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Tennessee offensive line making big strides amid adversity

KNOXVILLE, Tenn. (AP) After overcoming multiple injuries to create more running room and allow fewer sacks this season, Tennessee’s offensive line is gearing up for one of its toughest tests.

Tennessee takes the Southeastern Conference’s second-leading rushing attack into Missouri, which ranks fifth among all Football Bowl Subdivision teams in scoring defense and eighth in total defense.

”We’re facing, I believe, the stiffest challenge we’ve faced all year in terms of just the completeness of a defense,” said Tennessee coach Butch Jones, whose team already has played No. 3 Alabama (No. 2 College Football Playoff), No. 7 Oklahoma (No. 7 CFP) and No. 8 Florida (No. 8 CFP). ”I think they’re a complete defense. When you look at their stats, some defenses are tops in this category, tops in that category. They’re basically tops in every defensive category that is out there.”

Missouri (5-5, 1-5 SEC) recorded six sacks and allowed just 1.8 yards per rush in a 29-21 victory over Tennessee last year. The Volunteers (6-4, 3-3) head into Saturday’s game believing they’re more prepared to deal with Missouri’s dynamic defense this season.

”We’re not so inexperienced as we were last year,” left tackle Kyler Kerbyson said. ”I think it will be different that way. It won’t just be their front four running around, running all over us. I’m hoping that our experience and our know-how will really help us.”

The improvement of Tennessee’s offensive line is evident from the Volunteers’ production. Tennessee is averaging 4.6 yards per carry, up from 3.6 last season. The Vols are allowing 2.1 sacks per game, down from 3.5 a year ago.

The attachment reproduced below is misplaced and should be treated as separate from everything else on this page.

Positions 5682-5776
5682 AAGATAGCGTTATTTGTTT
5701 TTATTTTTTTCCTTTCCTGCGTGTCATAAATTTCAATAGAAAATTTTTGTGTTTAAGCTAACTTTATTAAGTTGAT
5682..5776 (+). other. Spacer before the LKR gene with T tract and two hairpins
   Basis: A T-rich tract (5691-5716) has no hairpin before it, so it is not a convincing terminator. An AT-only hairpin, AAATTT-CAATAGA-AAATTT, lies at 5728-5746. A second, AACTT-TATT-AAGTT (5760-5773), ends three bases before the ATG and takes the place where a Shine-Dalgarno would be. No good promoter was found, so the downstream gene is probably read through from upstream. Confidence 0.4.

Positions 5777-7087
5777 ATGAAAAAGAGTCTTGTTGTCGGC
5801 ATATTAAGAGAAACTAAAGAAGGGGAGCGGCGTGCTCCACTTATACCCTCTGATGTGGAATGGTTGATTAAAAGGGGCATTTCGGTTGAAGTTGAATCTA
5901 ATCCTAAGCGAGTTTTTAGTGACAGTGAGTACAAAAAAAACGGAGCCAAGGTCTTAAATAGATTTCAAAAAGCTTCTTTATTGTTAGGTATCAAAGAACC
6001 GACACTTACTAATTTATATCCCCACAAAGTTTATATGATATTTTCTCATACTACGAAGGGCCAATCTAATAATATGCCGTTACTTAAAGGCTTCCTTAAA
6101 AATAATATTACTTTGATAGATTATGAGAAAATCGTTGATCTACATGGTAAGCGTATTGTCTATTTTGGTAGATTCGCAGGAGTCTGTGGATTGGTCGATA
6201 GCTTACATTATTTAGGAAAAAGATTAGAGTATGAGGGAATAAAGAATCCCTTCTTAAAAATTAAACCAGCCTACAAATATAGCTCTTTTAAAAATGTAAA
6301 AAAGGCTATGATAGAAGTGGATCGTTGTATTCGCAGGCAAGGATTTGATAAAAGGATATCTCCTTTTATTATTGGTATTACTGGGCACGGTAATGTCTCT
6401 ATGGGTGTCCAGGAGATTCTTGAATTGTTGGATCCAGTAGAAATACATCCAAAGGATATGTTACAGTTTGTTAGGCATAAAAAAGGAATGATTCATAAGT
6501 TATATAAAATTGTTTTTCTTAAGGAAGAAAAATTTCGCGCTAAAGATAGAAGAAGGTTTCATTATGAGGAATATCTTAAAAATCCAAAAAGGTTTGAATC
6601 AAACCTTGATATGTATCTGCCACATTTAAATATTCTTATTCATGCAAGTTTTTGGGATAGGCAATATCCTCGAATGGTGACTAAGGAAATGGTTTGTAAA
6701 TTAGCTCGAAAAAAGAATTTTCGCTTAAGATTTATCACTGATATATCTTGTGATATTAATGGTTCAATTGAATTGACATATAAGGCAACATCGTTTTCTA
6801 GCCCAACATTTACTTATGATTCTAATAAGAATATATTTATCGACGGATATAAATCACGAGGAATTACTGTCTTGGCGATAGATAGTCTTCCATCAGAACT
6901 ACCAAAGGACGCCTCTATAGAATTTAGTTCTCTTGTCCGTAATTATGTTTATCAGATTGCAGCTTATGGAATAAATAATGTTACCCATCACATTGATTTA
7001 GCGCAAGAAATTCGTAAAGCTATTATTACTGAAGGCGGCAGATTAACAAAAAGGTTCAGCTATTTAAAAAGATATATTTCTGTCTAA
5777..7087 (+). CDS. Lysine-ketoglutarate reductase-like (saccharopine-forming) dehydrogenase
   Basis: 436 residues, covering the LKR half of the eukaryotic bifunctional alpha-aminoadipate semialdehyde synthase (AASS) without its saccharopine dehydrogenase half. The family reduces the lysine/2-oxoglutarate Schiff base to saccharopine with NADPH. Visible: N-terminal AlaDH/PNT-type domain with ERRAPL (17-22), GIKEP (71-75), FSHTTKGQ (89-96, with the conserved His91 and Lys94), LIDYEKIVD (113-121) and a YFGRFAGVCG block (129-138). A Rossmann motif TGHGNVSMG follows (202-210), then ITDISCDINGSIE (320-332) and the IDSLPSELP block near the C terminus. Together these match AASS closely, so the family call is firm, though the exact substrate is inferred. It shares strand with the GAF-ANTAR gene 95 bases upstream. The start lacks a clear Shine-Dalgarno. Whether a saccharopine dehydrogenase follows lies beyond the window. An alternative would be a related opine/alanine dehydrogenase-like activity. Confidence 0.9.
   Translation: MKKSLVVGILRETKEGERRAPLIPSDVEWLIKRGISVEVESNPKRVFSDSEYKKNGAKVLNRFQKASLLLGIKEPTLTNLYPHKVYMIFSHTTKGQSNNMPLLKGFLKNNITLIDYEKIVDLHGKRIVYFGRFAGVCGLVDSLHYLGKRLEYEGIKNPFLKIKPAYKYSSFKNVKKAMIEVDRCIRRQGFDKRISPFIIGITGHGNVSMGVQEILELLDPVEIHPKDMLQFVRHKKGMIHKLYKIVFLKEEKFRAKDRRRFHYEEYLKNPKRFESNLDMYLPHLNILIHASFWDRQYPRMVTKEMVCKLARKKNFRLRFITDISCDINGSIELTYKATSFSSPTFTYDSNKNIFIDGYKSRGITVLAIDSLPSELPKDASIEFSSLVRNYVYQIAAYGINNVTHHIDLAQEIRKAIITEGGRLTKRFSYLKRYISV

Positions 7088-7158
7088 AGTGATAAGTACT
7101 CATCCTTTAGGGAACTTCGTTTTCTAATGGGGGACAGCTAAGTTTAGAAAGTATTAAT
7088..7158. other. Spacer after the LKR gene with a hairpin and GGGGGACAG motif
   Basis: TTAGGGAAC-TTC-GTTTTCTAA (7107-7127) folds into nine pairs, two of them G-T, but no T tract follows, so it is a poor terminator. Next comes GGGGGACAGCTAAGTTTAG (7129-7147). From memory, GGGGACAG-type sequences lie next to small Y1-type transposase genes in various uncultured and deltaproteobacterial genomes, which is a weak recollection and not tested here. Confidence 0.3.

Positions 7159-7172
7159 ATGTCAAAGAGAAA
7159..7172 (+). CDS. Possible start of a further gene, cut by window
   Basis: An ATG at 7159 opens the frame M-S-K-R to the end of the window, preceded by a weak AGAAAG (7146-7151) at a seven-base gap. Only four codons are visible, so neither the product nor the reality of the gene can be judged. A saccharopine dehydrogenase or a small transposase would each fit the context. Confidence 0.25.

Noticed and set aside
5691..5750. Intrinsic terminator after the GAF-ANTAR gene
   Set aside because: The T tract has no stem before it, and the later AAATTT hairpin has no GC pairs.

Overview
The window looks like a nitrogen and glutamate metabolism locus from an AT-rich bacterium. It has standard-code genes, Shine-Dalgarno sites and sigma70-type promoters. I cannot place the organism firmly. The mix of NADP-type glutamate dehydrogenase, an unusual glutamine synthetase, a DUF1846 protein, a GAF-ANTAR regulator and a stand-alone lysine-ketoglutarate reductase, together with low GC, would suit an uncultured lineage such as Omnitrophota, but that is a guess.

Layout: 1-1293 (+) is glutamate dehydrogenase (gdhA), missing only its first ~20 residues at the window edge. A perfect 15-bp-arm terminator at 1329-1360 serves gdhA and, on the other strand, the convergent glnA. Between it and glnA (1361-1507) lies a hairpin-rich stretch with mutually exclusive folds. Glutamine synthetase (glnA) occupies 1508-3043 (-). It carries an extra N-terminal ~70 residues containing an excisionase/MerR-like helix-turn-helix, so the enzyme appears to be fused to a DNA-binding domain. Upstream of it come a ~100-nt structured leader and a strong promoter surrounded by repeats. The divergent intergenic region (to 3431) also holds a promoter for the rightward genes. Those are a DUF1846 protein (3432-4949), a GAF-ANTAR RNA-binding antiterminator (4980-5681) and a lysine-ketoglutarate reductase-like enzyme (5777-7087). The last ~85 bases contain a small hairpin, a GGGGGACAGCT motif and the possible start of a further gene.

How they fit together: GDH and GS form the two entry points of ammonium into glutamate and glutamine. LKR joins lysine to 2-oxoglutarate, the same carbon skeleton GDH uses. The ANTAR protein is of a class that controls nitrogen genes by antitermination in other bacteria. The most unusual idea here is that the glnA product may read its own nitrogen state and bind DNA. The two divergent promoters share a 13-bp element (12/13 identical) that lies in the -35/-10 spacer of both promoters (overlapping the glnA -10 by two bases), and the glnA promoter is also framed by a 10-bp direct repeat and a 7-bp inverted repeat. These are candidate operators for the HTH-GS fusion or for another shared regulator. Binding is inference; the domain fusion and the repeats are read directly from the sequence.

They’ve made those strides while mixing and matching various combinations on the line.

Tennessee lost its most experienced lineman when senior guard Marcus Jackson injured his biceps in training camp, knocking him out for the entire season. Brett Kendrick, the season-opening starter at right tackle, has missed Tennessee’s last five games with elbow and knee injuries. Jashon Robertson, the season-opening starter at left guard, has sat out three of the last four games with an ankle injury.

Jones said Wednesday he expects both Kendrick and Robertson to be available this week.

Offensive line coach Don Mahoney says he’s never experienced so many injuries in one year. Even so, Tennessee has rushed for 2,103 yards and already has exceeded last season’s 13-game total of 1,903.

”That’s a testament to their resolve, to their resiliency,” Jones said. ”It’s part of the way we practice. I think it’s a tribute to our players having the mental capacity to be able to play a number of positions.”

Indeed, Kerbyson is the only offensive lineman who has started every game at the same position. Mack Crowder has started one game at center and two at left guard. Dylan Wiesman has made nine starts at right guard and one at left guard. Coleman Thomas has made eight starts at center and one at right tackle.

Tennessee also has received major contributions from freshmen Chance Hall and Jack Jones. Hall has been Tennessee’s starting right tackle the last four games.

Kerbyson acknowledges that all the changes have made it tougher ”to just get in sync,” but they’ve found a way to make it work.

”That’s definitely what you want as an offensive line, to just be with the same guy all the time and understand how he plays, but we hold each other to such a high standard, it’s not much of a drop-off,” Kerbyson said.

Jones credits Kerbyson for leading the line through all this adversity. Jones calls the fifth-year senior ”as good of an ambassador as we have in our football program.”

”The best thing I can say about Kyler Kerbyson is he’s a rock of stability,” Jones said. ”He’s been very, very consistent each and every day, from his approach to practice to his approach on game day.”

AP college website: collegefootball.ap.org

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